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Re: This Just In: Hadrosaurs Were Herbivores!

From the article at: http://www.billingsgazette.net/articles/2006/06/22/news/state/25-dino.txt

"... but shooting through Leonardo's chest, shrouded by a heavy layer of sandstone, took nearly half an hour."

"In addition to the images of Leonardo's gut, Bakker said, the most exciting finds have been detailed glimpses of the interior structure of the creature's beak and a look at its crop -- similar to a goose's crop, Bakker said -- where food is stored in the gullet before it is digested. Later on, they hope to capture images of Leonardo's internal organs."

How likely is it that they will detect direct evidence of organs with a high surface area/volume ratio (such as lungs, liver and intestines), since those decay rapidly? Since they x-rayed the chest, I wonder if evidence of a heart was discovered (such as found in Willo at the North Carolina Museum of Natural Sciences http://www.dinoheart.org/index.html).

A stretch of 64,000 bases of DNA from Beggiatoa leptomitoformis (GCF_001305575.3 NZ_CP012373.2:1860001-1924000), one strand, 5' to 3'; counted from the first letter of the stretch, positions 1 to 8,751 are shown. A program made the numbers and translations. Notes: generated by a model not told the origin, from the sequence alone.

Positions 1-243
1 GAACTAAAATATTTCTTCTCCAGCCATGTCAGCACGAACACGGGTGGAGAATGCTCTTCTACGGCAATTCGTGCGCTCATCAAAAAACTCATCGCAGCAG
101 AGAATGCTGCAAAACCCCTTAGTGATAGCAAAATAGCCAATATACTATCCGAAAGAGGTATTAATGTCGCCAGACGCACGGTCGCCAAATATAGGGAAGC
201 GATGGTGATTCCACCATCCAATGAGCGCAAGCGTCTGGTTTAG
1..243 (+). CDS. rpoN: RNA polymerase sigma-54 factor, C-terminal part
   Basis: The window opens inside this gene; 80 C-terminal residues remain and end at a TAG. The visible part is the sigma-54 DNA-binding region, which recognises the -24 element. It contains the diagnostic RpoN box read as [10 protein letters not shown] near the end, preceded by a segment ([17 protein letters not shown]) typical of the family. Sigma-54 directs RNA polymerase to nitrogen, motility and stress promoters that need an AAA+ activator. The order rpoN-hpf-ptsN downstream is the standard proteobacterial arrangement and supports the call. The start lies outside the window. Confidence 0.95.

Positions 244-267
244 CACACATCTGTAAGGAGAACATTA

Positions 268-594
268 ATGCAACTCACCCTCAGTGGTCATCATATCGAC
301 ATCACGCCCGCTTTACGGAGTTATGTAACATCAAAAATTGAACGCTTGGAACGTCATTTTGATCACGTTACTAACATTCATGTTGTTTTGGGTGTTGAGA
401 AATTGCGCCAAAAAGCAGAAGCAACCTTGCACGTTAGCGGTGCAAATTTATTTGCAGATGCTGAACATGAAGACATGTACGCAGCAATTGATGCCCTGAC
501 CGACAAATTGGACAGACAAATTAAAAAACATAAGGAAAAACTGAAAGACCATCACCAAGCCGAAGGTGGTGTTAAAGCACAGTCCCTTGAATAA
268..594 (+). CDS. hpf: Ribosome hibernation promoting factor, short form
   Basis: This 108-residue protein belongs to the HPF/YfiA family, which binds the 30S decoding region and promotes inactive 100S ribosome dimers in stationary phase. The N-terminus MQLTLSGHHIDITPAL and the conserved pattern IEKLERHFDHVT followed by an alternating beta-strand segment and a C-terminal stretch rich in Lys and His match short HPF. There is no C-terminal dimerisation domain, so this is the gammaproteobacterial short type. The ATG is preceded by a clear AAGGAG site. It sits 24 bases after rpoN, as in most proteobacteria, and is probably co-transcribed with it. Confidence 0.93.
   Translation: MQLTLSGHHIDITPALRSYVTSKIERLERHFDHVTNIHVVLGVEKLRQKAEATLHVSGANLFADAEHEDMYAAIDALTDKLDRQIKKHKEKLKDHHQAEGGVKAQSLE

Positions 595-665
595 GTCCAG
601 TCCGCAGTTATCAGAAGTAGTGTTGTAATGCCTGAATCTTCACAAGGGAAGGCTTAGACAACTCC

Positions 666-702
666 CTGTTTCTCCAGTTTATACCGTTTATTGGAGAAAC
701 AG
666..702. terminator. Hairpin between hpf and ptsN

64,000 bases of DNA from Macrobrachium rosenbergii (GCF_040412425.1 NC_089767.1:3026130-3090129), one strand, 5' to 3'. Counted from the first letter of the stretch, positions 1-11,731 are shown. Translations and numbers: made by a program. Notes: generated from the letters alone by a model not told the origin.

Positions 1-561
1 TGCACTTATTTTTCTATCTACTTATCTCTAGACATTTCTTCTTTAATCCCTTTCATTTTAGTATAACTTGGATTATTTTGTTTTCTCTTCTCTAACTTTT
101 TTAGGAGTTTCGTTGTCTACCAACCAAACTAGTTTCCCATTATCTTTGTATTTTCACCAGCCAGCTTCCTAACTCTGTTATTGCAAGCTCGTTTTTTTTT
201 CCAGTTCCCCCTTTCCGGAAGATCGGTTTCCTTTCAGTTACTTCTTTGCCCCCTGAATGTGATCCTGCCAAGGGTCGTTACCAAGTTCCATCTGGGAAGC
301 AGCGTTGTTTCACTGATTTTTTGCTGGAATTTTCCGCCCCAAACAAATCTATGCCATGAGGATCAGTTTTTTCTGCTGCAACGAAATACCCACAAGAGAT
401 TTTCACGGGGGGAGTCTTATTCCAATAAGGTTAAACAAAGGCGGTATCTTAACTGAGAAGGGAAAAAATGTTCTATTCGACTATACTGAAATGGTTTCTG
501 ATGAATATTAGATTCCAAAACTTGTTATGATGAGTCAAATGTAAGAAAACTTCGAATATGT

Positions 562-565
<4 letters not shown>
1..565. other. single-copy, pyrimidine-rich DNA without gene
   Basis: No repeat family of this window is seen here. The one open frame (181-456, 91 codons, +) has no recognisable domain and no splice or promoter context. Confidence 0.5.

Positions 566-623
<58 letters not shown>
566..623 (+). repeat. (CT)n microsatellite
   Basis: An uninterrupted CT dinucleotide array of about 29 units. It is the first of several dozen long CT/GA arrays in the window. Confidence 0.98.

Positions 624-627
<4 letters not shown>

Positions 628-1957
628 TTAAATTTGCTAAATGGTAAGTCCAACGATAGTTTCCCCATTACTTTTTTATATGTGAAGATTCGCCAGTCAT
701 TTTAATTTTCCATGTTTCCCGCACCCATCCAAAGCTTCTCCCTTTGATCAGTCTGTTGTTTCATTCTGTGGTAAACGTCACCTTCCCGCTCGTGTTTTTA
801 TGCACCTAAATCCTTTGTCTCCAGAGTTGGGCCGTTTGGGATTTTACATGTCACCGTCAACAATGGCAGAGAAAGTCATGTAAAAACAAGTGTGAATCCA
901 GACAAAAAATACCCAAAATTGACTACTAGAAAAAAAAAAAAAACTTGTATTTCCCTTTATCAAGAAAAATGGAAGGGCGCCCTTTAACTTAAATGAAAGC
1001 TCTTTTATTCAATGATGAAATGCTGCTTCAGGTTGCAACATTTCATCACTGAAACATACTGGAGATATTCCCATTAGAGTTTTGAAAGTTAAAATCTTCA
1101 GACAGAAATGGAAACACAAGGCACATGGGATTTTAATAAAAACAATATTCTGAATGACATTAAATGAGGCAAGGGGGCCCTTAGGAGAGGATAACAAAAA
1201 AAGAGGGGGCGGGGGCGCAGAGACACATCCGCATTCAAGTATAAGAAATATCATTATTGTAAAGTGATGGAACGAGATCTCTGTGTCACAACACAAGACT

-----Original Message-----
From: dinoboygraphics@aol.com
To: dinosaur@usc.edu
Sent: Wed, 28 Jun 2006 15:58:00 -0400
Subject: Re: This Just In: Hadrosaurs Were Herbivores!

"One of the researchers in Malta this week is Robert T. Bakker, best known for being the first paleontologist to hypothesize that dinosaurs were warm-blooded animals. "Â
Short shrift to Loris Russell, let alone John Ostrom. Of course Dr. Bakker has been among the most vociferous advocates of dinosaurian endothermy, but that doesn't equate with "first".Â
Still, Leonardo is an amazing specimen, and I hope they get more and better data out of it.
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